Canada Air-Force RCAF Legacy Hornet replacement program

Nilgiri

Experienced member
Moderator
Aviation Specialist
Messages
9,444
Reactions
107 19,151
Nation of residence
Canada
Nation of origin
India
It has been a long story, earlier details which I might get into a bit later...but news/updates governing this will be archived here.

It is of increasing conclusive relevance in news cycle increasingly given fiscal pressure from covid downturn in economy.

The current contenders are the: F-35A, F/A-18 E/F Superhornet and Gripen.

Down-selection will commence next year, 1 or 2 contenders may be dropped by then.

Final selection is expected in 2022 and first aircraft deliveries in 2025.

I will pin this thread given its magnitude of importance to Canadian defence strategy to about 2050 and possibly beyond.
 

Nilgiri

Experienced member
Moderator
Aviation Specialist
Messages
9,444
Reactions
107 19,151
Nation of residence
Canada
Nation of origin
India

The Lockheed Martin F-35A Lightning II has long been considered the favourite to replace the Royal Canadian Air Force (RCAF) CF-188 Hornet. But in a competition now being contested in a weakened economy in which the government faces a ballooning deficit and an uncertain job market, how well each fighter jet scores on acquisition and sustainment costs and economic benefits to Canada – worth 40 per cent of the evaluation – could be almost as important as how well the aircraft meets the Air Force’s capability requirements

(more at link)
 

Test7

Experienced member
Staff member
Administrator
Messages
4,787
Reactions
19 19,929
Nation of residence
United States of America
Nation of origin
Turkey
Saab and the Consortium for Research and Innovation in Aerospace in Quebec (CRIAQ) have signed a Memorandum of Understanding (MoU).

1.jpg

This collaborative relationship aims to leverage Quebec's R&D ecosystem’s strengths to encourage the development of collaborative research projects between Saab and Canadian industry, as well as universities and research organizations.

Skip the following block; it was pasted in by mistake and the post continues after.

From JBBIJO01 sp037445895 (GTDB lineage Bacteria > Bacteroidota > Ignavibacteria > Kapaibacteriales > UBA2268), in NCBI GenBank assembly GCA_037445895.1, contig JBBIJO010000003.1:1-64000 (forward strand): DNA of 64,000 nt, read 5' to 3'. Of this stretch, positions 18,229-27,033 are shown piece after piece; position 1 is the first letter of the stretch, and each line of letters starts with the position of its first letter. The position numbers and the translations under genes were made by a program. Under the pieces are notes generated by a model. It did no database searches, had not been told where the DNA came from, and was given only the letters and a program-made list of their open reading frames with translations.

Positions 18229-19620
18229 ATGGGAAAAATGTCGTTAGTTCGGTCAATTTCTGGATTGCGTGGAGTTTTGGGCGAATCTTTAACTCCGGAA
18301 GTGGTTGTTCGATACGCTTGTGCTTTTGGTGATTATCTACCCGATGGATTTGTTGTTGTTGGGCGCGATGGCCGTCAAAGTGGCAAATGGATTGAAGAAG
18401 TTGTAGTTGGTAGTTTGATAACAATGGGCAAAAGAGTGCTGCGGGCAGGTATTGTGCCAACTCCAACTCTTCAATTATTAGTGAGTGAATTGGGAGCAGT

This collaboration has been formed to support Saab’s future Industrial and Technological Benefit (ITB) commitments, if the Gripen fighter is selected for Canada’s Future Fighter Capability Project (FFCP).

“The quality and breadth of aerospace research and innovation in Canada is globally recognised, with the Quebec region home to many excellent companies and institutions. Therefore, it was natural to reach this agreement with an important organisation like CRIAQ. We look forward to working together to benefit research and the fostering of talent in Quebec,” said Jonas Hjelm, Senior Vice President and Saab’s Head of business area Aeronautics.

“During such unsure times within the industry, this partnership demonstrates that the aerospace industry in Quebec and Canada remains attractive and world class. We are very pleased with this signing as we continue to develop our aerospace industry, adding a new global player to our ecosystem. I am convinced that CRIAQ's academic, industrial and SME community, and the Quebec economy as well, will clearly benefit from this international collaboration," said Alain Aubertin, CEO of CRIAQ.

The ITB Policy is the government's main tool for leveraging procurement to create jobs and economic growth in Canada. Saab has submitted an offer of 88 Gripen E fighters for the Canadian FFCP, and a core element of the Gripen industrial offering includes CAE in Montreal, Quebec who will supply training and mission systems solutions.

The MoU was signed in April 2020.

 

Nilgiri

Experienced member
Moderator
Aviation Specialist
Messages
9,444
Reactions
107 19,151
Nation of residence
Canada
Nation of origin
India

Boeing has reached partnerships with five Canadian aerospace companies as part of the multi-billion Future Fighter Capability Project (FFCP) of Canada.

In August, Canada received three bids for the FFCP that seeks to procure 88 advanced fighter jets from Lockheed Martin, Boeing, and Saab.

Boeing offered its F/A-18 Super Hornet Block III aircraft for the project.



With the new collaborations, Boeing expects to deliver around C$61bn to boost the Canadian economy and generate around 250,000 jobs.